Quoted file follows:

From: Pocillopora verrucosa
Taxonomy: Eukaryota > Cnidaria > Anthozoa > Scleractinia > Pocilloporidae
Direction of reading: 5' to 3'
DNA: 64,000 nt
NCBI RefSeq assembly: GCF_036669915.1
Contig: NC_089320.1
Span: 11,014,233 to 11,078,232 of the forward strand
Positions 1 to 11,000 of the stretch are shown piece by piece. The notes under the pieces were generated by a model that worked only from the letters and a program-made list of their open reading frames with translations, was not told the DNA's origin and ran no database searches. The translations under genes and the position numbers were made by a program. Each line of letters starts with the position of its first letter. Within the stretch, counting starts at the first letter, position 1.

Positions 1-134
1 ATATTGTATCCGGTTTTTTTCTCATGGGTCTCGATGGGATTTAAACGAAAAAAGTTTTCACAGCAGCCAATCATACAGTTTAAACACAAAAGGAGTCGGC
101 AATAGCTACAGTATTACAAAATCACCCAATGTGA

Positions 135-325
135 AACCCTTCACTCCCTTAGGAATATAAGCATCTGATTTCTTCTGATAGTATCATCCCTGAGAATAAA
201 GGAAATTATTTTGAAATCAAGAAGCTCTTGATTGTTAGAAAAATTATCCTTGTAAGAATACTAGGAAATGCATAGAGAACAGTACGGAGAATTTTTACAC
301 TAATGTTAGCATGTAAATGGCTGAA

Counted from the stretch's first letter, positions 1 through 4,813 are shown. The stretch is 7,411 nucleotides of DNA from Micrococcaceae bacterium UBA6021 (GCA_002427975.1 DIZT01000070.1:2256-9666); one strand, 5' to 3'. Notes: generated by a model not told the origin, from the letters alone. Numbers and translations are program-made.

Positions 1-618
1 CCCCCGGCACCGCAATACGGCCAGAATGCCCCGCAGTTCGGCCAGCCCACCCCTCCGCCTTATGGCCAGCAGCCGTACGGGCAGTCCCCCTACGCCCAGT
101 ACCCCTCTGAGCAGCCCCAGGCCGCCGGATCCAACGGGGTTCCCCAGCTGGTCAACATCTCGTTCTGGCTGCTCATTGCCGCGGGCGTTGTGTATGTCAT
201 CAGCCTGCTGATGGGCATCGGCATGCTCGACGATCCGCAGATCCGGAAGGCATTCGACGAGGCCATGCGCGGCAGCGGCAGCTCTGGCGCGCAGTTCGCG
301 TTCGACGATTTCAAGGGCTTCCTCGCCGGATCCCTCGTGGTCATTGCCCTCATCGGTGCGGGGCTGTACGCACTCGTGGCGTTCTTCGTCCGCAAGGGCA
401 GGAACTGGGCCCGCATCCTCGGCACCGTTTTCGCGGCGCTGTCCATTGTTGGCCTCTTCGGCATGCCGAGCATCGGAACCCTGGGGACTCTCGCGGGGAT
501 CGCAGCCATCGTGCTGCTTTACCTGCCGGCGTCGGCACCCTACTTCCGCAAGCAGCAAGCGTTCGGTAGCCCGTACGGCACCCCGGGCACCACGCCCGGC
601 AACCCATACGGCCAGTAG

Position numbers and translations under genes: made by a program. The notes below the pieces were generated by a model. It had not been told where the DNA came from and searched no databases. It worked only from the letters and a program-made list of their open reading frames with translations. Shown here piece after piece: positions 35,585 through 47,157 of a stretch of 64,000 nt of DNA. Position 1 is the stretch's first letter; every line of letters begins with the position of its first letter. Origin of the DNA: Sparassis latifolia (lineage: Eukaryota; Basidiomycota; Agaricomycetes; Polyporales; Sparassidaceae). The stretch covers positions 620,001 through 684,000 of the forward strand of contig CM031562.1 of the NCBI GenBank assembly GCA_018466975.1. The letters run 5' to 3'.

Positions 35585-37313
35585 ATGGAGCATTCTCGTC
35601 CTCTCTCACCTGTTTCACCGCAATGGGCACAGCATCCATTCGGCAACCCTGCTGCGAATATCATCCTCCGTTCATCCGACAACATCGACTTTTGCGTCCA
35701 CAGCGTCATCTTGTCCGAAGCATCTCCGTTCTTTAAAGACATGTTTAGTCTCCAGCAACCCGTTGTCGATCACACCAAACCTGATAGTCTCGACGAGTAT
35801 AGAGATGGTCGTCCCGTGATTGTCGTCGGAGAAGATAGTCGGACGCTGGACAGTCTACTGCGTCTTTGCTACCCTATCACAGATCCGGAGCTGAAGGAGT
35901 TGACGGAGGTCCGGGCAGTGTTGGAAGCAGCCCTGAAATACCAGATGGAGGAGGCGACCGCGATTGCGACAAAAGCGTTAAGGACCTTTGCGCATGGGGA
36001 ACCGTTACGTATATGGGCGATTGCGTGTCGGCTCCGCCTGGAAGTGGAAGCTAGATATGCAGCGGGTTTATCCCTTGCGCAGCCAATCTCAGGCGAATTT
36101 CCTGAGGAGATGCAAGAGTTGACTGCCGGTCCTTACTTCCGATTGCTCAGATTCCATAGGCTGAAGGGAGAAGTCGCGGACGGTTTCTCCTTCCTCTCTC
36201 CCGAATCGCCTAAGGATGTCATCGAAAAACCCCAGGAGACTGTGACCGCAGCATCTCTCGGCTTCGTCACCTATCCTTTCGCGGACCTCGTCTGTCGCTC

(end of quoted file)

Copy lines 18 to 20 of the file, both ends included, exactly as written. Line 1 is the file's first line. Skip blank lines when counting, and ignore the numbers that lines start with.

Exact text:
1 CCCCCGGCACCGCAATACGGCCAGAATGCCCCGCAGTTCGGCCAGCCCACCCCTCCGCCTTATGGCCAGCAGCCGTACGGGCAGTCCCCCTACGCCCAGT
101 ACCCCTCTGAGCAGCCCCAGGCCGCCGGATCCAACGGGGTTCCCCAGCTGGTCAACATCTCGTTCTGGCTGCTCATTGCCGCGGGCGTTGTGTATGTCAT
201 CAGCCTGCTGATGGGCATCGGCATGCTCGACGATCCGCAGATCCGGAAGGCATTCGACGAGGCCATGCGCGGCAGCGGCAGCTCTGGCGCGCAGTTCGCG